NEWARK, N.J. — A school bus aide who is facing charges related to child endangerment, impaired driving, and drug possession after crashing a school bus pleaded not guilty in court on Wednesday.
As SBF previously reported, Lisa Byrd was reportedly transporting 12 special-needs students because school was dismissed early due to snow, and the regular route driver was going to be late. Byrd allegedly crashed the bus into a tree. When first responders arrived on the scene, they found her unconscious, Newark Public Safety Director Anthony Ambrose said in a press conference.
Ambrose added that Byrd apparently was under the influence of a narcotic, and first responders administered Narcan. He also said in the press conference that police found drug paraphernalia in the bus. Ahmed Mahgoub, Byrd’s employer, as well as some family members, told news sources that she has diabetes and high blood pressure.
Mahgoub told WPIX a day after the crash that he wasn’t made aware of any evidence that Byrd was using illegal drugs, despite what investigators claim. He added that she had told him about a medical issue related to a diabetic condition, and that she’d mentioned that her diabetes medication wasn’t working, so he suspected that her blood sugar dropped.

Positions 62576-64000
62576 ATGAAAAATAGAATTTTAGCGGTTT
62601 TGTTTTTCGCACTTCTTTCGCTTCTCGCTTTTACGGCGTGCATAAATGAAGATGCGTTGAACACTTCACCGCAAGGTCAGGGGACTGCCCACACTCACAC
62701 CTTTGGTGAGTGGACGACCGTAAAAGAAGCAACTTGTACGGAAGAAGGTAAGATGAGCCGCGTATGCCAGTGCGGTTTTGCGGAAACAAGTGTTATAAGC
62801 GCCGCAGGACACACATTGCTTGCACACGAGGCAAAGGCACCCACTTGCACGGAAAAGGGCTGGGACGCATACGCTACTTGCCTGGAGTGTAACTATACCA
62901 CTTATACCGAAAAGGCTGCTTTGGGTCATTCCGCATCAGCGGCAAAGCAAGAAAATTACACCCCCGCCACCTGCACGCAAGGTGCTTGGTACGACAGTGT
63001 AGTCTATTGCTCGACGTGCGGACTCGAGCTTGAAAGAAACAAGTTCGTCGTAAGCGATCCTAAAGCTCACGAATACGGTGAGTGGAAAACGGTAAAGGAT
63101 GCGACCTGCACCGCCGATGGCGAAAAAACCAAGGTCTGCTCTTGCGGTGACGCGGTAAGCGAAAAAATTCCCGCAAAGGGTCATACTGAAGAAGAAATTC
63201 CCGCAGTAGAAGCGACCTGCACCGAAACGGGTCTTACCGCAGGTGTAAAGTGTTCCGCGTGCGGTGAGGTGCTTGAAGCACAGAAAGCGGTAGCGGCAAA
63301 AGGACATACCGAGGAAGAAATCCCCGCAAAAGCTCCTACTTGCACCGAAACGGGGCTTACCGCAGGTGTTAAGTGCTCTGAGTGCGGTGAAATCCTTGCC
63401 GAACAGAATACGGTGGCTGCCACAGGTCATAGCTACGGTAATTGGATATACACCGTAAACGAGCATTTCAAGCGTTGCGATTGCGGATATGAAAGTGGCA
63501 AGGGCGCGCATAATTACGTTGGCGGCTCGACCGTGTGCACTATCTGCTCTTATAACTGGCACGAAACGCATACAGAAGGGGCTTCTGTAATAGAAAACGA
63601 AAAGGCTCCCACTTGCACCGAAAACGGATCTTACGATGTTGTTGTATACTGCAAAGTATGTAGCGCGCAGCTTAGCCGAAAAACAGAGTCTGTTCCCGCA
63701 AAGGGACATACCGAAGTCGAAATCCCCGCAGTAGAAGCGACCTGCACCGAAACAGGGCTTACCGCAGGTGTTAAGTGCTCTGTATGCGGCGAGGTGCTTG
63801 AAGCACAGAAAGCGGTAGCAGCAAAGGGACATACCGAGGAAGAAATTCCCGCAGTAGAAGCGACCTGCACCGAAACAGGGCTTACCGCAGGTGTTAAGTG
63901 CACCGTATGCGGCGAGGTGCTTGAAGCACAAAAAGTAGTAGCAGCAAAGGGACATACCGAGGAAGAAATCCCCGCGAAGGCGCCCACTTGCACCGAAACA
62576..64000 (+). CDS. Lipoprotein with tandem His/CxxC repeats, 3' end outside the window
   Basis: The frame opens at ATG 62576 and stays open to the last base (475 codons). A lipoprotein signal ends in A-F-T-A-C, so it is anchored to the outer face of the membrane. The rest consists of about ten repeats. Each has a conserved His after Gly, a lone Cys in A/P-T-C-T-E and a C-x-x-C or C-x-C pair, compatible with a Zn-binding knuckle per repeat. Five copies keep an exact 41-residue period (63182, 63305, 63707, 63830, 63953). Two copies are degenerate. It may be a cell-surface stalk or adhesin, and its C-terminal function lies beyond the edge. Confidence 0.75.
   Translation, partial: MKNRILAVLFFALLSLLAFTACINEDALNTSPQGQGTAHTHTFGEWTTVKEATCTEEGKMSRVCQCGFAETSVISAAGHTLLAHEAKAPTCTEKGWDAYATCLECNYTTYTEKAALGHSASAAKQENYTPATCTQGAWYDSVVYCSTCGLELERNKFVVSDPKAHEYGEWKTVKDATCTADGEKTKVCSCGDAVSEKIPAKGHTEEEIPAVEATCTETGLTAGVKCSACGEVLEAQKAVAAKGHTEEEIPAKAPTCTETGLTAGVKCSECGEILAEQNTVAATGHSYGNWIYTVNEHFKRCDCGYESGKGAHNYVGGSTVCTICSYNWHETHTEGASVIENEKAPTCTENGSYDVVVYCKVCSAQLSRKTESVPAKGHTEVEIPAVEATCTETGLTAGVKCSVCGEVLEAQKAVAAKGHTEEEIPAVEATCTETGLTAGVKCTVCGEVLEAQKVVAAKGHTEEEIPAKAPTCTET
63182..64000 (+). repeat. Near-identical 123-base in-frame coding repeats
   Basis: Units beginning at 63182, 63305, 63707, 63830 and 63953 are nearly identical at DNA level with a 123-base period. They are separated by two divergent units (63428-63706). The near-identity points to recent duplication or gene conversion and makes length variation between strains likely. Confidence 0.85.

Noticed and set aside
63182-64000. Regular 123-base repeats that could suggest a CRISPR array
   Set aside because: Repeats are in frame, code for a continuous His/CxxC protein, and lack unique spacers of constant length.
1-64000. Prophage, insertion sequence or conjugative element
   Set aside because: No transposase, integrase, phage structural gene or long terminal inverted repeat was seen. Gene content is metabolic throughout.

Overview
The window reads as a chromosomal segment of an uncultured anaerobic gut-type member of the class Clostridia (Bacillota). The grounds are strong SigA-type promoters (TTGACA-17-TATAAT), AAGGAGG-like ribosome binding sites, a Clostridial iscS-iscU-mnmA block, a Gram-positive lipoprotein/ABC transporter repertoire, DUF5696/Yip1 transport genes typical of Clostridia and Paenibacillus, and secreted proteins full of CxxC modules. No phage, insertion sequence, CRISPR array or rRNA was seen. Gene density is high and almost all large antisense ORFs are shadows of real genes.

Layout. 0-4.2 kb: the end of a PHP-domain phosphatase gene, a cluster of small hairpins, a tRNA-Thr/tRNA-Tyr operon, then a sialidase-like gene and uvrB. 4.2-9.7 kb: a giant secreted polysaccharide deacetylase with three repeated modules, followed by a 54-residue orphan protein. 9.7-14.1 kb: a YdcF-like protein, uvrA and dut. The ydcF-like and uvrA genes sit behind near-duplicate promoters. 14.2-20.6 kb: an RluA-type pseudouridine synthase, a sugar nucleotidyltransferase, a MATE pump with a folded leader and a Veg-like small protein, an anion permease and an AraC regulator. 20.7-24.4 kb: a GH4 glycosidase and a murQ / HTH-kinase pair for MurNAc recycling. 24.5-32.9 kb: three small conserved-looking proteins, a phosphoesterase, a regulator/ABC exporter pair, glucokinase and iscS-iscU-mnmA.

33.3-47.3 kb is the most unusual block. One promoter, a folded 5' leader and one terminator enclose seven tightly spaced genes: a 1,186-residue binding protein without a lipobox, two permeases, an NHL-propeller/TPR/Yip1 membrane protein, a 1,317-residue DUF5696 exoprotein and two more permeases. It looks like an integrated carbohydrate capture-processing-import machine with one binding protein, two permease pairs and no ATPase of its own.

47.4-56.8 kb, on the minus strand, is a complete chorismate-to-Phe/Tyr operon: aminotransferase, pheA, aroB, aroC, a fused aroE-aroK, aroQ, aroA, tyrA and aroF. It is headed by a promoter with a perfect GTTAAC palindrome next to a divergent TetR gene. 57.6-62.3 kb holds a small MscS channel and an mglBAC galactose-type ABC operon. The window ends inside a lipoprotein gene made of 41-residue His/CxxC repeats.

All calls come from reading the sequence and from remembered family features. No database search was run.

Mahgoub also told the news source that Byrd "made her own decision" to drive the bus.
Byrd entered a plea of not guilty in her first court appearance on Wednesday morning, News 12 reports.
Public Defender Chris Rojas, who is representing Byrd, argued that she is not a flight risk because she is a lifelong resident of Essex County, has daughters, and has had no serious criminal record, and should not remain in jail until her next court date, which is March 18. The assistant prosecutor argued Byrd had no legitimate school bus driver training and emphasized her alleged drug use, according to News 12.
Byrd said that she had a diabetic episode, which Narcan has been used for in the past, the news source reports.
The judge determined that the alleged drug use made Byrd a threat to the community, so she will be held until her next court appearance, according to News 12. Byrd was given seven days to appeal the decision.